Tillman was right about the larger dynamics surrounding Lynch’s rescue. The pattern would repeat itself the following year — this time with him at the center.
In his journal, Tillman observed that the build-up of forces around the Lynch rescue suggested “a big Public Relations stunt.” He was right about the larger dynamics surrounding Lynch’s rescue, that the truth of what happened on the ground during the ordeal would be distorted to present the American public with a more inspiring story. He had no way of knowing, however, that the pattern would repeat itself the following year — this time with him at the center.
Tillman and his brother landed in Afghanistan on April 8, 2004. They were halfway through their commitment to the Army; the end was in sight. Then, on April 22, Tillman was killed in the province of Khost, along Afghanistan’s eastern border. The NFL player-turned-national hero was awarded the Silver Star two weeks later, and his memorial service was broadcast on national television. The military provided a Navy SEAL whom the Tillman brothers had befriended with a narrative to read to mourners. It described how Tillman charged up a ridgeline, braving enemy fire, and died defending his fellow soldiers — a fittingly heroic end for the man who had become a symbol of honor and sacrifice for a country at war. But it wasn’t quite true.
Tillman had, in fact, charged up a hill in an effort to defend the men he served with, including his brother. He was not, however, killed by the enemy. Within hours, the military knew Tillman was killed by his fellow soldiers, brought down by three bullets to the head let loose during spasms of wildly irresponsible but deliberate shooting. “I’m Pat fucking Tillman!” he had screamed, in a failed effort to stop the incoming fire. Gary Smith, in his account for Sports Illustrated, noted that, for the men on the ground, the gravity of what had happened sunk in quickly: “America’s most renowned soldier was dead, and they had killed him.”
The episode unfolded at a particularly bad moment for the Bush administration. The week before Tillman was killed, the Pentagon’s top officials learned of an upcoming “60 Minutes” story detailing torture at an American-run detention facility in Iraq called Abu Ghraib. Meanwhile, in Fallujah, the military’s campaign to take the Iraqi city from jihadis was falling apart. And, as U.S. casualties in the Iraq War hit a record high, the president’s approval rating tanked. In Tillman’s death, powerful officials saw an opportunity to spin a yarn of heroic sacrifice, rather than an obligation to tell the truth. Brig. Gen. Howard Yellen would later tell investigators that the view among the chain of command was that Tillman’s death was like a “steak dinner,” albeit delivered on a “garbage can cover.”
The military’s initial investigation, filed days after the incident, which described acts of “gross negligence” and called for the Army Criminal Investigation Command to determine whether shots were fired with “criminal intent,” was buried. In an echo of the Lynch episode, the Bush administration and the U.S. military shamelessly ran with the fabricated account of Tillman’s death. In the hours after Tillman was killed, his uniform and personal effects were destroyed, meaning key forensic evidence — of what many men in his platoon knew was a case of fratricide — was lost. Tillman’s fellow soldiers were told to keep quiet, including in their conversations with his brother Kevin, who was on the mission but at a different location when the fatal shots were fired. Right away, the military lied to Tillman’s parents, initially telling the family that an enemy combatant killed their son as he stepped out of a vehicle. The military kept the truth from them through Tillman’s memorial service, allowing the SEAL who cared for Tillman and his brother to unknowingly describe to the entire country a sequence of events with even more embellishment.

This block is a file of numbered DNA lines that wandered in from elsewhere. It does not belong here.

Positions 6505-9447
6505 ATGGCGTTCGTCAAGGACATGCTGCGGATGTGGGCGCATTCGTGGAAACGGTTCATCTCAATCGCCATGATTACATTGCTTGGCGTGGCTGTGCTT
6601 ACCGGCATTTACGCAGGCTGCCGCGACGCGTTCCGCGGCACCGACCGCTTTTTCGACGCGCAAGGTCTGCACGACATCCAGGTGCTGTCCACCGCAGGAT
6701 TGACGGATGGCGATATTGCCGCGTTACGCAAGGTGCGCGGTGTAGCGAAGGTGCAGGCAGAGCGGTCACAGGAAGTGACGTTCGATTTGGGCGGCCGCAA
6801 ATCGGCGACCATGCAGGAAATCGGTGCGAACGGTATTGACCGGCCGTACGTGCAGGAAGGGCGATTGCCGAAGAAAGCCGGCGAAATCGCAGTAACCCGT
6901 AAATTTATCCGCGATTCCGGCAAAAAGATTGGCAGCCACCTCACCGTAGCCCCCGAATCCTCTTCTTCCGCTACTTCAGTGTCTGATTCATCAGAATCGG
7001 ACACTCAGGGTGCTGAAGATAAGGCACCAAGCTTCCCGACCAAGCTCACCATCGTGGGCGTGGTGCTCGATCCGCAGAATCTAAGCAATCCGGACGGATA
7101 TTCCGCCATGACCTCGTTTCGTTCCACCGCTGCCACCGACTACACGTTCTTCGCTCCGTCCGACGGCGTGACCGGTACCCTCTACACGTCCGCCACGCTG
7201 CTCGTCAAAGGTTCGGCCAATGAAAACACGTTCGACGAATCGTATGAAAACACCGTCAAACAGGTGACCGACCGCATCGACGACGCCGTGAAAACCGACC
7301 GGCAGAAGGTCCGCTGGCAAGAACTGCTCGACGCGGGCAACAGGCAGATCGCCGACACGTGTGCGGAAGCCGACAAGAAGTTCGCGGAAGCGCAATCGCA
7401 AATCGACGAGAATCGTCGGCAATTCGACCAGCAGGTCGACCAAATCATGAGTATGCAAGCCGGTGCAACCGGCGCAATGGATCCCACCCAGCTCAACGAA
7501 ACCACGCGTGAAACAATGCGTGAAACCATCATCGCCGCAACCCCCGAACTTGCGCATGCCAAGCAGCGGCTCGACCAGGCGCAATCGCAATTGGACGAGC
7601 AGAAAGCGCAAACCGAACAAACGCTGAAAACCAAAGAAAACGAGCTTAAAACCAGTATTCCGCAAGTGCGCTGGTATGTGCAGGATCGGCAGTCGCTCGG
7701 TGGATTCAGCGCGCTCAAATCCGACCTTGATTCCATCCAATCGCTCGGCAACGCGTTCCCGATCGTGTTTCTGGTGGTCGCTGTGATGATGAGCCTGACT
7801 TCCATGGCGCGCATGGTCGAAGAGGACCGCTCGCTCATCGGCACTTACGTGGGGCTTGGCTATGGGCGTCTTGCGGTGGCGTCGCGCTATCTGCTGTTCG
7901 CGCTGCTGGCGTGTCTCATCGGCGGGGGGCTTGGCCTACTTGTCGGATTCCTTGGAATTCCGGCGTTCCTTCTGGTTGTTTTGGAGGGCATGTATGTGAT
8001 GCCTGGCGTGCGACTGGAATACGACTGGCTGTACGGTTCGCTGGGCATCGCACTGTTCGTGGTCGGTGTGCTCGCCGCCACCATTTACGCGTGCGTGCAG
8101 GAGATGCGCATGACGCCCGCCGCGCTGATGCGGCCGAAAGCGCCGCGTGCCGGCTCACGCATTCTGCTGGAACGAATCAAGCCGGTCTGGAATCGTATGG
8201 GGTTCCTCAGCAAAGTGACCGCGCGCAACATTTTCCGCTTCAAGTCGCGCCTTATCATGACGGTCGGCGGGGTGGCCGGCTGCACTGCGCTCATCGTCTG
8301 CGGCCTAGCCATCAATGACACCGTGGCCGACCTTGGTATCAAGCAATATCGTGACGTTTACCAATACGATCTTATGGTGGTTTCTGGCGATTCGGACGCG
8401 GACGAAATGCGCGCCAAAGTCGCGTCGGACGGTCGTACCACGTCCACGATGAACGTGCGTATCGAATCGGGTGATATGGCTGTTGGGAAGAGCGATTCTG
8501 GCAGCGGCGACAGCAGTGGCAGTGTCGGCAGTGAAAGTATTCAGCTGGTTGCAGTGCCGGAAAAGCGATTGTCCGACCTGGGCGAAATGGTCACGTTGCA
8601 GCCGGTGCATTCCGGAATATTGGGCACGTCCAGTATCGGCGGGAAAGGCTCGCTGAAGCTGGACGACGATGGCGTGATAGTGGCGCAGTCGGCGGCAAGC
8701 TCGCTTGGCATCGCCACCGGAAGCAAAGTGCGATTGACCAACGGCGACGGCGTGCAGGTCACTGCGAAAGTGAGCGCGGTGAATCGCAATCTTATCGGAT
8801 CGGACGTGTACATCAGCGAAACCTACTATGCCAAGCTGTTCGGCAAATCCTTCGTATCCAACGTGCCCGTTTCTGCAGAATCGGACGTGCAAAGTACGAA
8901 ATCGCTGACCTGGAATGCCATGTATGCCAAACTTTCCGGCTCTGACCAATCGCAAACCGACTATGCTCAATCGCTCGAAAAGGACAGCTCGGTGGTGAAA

Tillman had made it clear that he did not want a military funeral. He was cremated instead. “Pat’s a fucking champion and always will be,” his baby brother Richard said at the service. “Just make no mistake, he’d want me to say this: He’s not with God. He’s fucking dead. He’s not religious. So thanks for your thoughts, but he’s fucking dead.” Lt. Col. Ralph Kauzlarich, an Army officer tapped to lead one of the early investigations into the incident, was apparently so profoundly unsettled by the Tillmans’ lack of religion that he, at one point, suggested their absence of faith was the reason they couldn’t come to terms with Pat’s death. “I’m not really sure what they believe or how they can get their head around death,” Kauzlarich told investigators in a follow-up inquiry in 2004. “So, in my personal opinion, sir, that is why I don’t think they’ll ever be satisfied.”
Four weeks after the memorial service, Kevin Tillman’s sergeant pulled him aside at their stateside base and told him his brother had been killed by friendly fire. Their mother, Mary, got the news from a reporter calling her for comment. The military withheld key facts from the Tillman family even as it admitted the broad stokes of his death. It would take four years of digging, led chiefly by Mary; seven official investigations; and two congressional hearings before some semblance of the truth surrounding Tillman’s death was pried from the government. More than 2,000 pages of testimony released to the Associated Press in 2007 revealed that “Army attorneys sent each other congratulatory emails for keeping criminal investigators at bay,” and that the close proximity of the bullet holes in Tillman’s forehead had raised serious questions from medical examiners as to the Army’s version of events. “An alternative narrative had to be constructed,” Kevin Tillman told lawmakers in a hearing that year — the same hearing where Jessica Lynch described how the government twisted her experience for its own benefit. “After the truth of Pat’s death was partially revealed,” Tillman’s brother said before the House committee, “Pat was no longer of use as a sales asset and became strictly the Army’s problem.”